5. I totally envy the relationship she had with her brother especially when they were younger.
So much love, togetherness, and honesty between them.
Her brother was her best friend, confidant, adviser, partner in crime etc.
They had such a strong bond that I envy so much because once upon a time, I had that same kind of relationship with my brother.

6.  Her grandmother, despite having enough money to have them live a more than comfortable life, instead taught them respect, humility, gratitude in whatever circumstance one finds themselves in and most importantly, survival skills.
Her narrations about survival just remind me of all our survival skills in Africa.
From mending spoilt shoes instead of throwing them, to mending torn clothes, to just improvising for alot of things instead of spending money on them.
I love her grandmother, God bless her soul.
The narrations about her remind me of the African-American old women in the movies.

Okay, I am done gushing. To all those who haven’t read this book yet, sorry for spoiling it.
I still recommend you to read it. Theres so so much more than I have written.

Here’s to a great woman, whose books I wish I had appreciated earlier.🍸🍸

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Source: theweeklychallenger.com

Have you read this book and did you love it?

Which is your favorite book by Maya Angelou?

Any recomendations?

Have a good night!

Atim❀.

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14 thoughts on “I know why the caged bird sings.

  1. I so LOVE this woman, she is my ultimate role model, especially because my life and relationship with books run so parallel to hers. And now I see to yours as well, when it comes to books and skipping lunches for them. Lol. You’ve inspired me so much tonight, you don’t know. And reminded me I probably need to share more of me on my blog… Le sigh

    Like

    1. True she is a real role model! As i was reading this, i kept wondering why i hadnt read her books earier yet i have been so obsessed with her poems.. She is a great woman.
      I have inspired you?!! Aaaww, hearing that is so inspiring itself. Comments like this keep me blogging.
      And yes!, you should totally share more. Your blog is one of those blogs I look out for whenever I see new posts on my reader, so you sharing more, would be great!..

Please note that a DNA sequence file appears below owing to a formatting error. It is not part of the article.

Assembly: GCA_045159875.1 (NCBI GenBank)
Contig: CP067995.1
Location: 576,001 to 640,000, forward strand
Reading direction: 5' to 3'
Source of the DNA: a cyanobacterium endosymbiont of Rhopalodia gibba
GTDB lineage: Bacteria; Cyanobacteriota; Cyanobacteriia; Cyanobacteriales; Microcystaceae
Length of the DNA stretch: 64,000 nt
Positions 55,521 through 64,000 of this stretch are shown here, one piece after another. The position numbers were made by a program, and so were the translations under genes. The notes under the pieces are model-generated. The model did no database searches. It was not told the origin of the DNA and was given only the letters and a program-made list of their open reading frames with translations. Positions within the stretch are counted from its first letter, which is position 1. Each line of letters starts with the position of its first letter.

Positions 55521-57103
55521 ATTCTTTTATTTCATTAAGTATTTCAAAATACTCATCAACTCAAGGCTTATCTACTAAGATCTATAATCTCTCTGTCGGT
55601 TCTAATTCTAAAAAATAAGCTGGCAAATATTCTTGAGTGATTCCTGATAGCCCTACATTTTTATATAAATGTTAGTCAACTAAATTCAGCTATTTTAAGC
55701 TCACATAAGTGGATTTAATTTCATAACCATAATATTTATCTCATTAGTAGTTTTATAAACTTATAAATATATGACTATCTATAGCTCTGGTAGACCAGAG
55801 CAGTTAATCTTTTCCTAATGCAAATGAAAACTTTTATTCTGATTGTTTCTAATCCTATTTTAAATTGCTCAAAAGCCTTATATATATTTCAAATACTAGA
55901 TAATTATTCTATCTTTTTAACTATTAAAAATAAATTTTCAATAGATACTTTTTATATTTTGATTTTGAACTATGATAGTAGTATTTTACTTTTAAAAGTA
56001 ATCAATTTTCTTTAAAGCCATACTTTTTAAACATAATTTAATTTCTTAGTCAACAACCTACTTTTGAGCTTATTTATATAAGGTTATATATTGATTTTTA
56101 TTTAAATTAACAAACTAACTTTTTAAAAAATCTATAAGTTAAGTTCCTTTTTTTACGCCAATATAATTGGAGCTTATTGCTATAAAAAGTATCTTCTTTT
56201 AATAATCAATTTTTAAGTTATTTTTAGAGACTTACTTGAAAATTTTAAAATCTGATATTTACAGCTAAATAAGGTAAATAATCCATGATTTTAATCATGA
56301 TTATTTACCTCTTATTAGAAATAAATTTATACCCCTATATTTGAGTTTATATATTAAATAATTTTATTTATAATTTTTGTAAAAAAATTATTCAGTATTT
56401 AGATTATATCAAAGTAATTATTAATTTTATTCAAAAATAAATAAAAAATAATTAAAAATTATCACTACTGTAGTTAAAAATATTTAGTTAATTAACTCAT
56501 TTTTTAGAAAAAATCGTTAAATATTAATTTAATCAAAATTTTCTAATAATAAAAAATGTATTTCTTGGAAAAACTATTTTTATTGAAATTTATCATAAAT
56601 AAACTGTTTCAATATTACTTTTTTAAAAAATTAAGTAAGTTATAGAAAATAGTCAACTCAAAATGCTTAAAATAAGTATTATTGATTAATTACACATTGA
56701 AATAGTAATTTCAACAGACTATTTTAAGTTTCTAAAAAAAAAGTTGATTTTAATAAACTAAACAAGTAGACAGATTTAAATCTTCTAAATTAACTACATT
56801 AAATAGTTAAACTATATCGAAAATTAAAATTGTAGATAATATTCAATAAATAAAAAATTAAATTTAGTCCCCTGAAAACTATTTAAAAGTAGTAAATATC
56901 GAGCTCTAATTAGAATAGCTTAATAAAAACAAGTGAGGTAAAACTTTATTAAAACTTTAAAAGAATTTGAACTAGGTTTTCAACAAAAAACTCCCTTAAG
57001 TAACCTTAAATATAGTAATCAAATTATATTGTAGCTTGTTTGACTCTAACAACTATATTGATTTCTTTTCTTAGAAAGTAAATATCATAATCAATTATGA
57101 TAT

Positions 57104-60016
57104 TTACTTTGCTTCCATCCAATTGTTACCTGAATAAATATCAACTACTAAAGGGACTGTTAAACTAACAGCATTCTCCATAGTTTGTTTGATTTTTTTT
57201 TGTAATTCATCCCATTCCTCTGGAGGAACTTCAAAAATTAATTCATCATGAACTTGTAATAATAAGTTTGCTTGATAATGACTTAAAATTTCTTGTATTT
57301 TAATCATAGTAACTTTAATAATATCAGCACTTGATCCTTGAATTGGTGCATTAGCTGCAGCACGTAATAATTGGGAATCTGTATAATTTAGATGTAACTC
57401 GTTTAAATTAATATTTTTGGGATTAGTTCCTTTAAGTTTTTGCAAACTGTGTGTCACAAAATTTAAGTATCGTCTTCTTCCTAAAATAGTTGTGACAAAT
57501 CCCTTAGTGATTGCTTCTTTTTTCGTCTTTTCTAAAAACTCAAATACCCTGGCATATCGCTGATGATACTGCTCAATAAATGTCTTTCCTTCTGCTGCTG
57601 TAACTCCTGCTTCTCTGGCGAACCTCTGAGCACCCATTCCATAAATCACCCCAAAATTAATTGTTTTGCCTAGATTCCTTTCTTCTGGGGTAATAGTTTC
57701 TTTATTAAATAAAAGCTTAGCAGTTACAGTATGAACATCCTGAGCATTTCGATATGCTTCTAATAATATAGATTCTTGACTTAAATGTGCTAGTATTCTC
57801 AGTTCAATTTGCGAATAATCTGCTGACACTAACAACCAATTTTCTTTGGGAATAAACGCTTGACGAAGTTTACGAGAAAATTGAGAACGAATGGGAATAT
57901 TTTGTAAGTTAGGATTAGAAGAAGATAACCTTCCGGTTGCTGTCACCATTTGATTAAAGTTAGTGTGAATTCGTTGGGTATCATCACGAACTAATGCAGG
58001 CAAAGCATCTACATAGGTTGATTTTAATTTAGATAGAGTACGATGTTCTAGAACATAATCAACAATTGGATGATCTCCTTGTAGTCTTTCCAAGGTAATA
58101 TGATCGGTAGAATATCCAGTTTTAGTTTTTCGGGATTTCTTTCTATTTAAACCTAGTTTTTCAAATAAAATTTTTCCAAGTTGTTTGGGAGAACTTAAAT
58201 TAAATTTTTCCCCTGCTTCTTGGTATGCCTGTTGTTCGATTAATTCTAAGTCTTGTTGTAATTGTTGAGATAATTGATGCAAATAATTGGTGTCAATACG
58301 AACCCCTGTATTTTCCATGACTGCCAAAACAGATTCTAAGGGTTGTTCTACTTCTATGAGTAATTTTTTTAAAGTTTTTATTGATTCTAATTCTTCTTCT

Liked by 1 person

  2. Wow
    Can’t wait to read it I hope am still the greatest contender for next in line..
    Also I am almost done with her book
    “Letter to my daughter ”
    It’s the first book I have read without wanting to it put down even for a second
    Also am very sure it’s going to be the candidate for my first ever book review
    So we can switch?

    Like

      1. But Atim since UCC is still misbehaving so I cant avoid the embarrassment of asking this here
        Please tell me how to add a functional hashtag in my posts (hides face and hopes your the only one who reads this)

        Liked by 1 person

      2. Hahaha.. My komusana, my komusana… You click the “post settings” button that appears on the post you are typing, and then just below the part that says “category”, there is a line that says “Tags”.
        So, you type the tag there.. Don’t include a hashtag symbol, WordPress will do that for you when you publish your post….

        Liked by 1 person

    1. 😁😁😁. I have been there before.. Ignore a book, and then read/hear about how awesome it is and then start wishing you actually got it..
      You can still get it though.😊.
      Thank you for reading, and commenting!.

      Liked by 1 person

  3. Plus I promise haven’t read komusanaz post**(πŸ˜πŸ˜πŸ˜πŸ™†πŸ™†)…n yes mercy,I was lucky enough to at least read a Part of Mayas biography n amma tell u my best part.It was the times when those spoilt white gals would come by the shop and bailey together with Maya would be chased to hide inside as their grandmother (God bless her soul) handled these gals.They would mock and make total fun of her but she would just look on and after they have gone,instead of getting agitated and all worked up she would instead sing a really joyfull song as if everything was OK n fine.I admired this old woman,so principled and prayerful.

    Like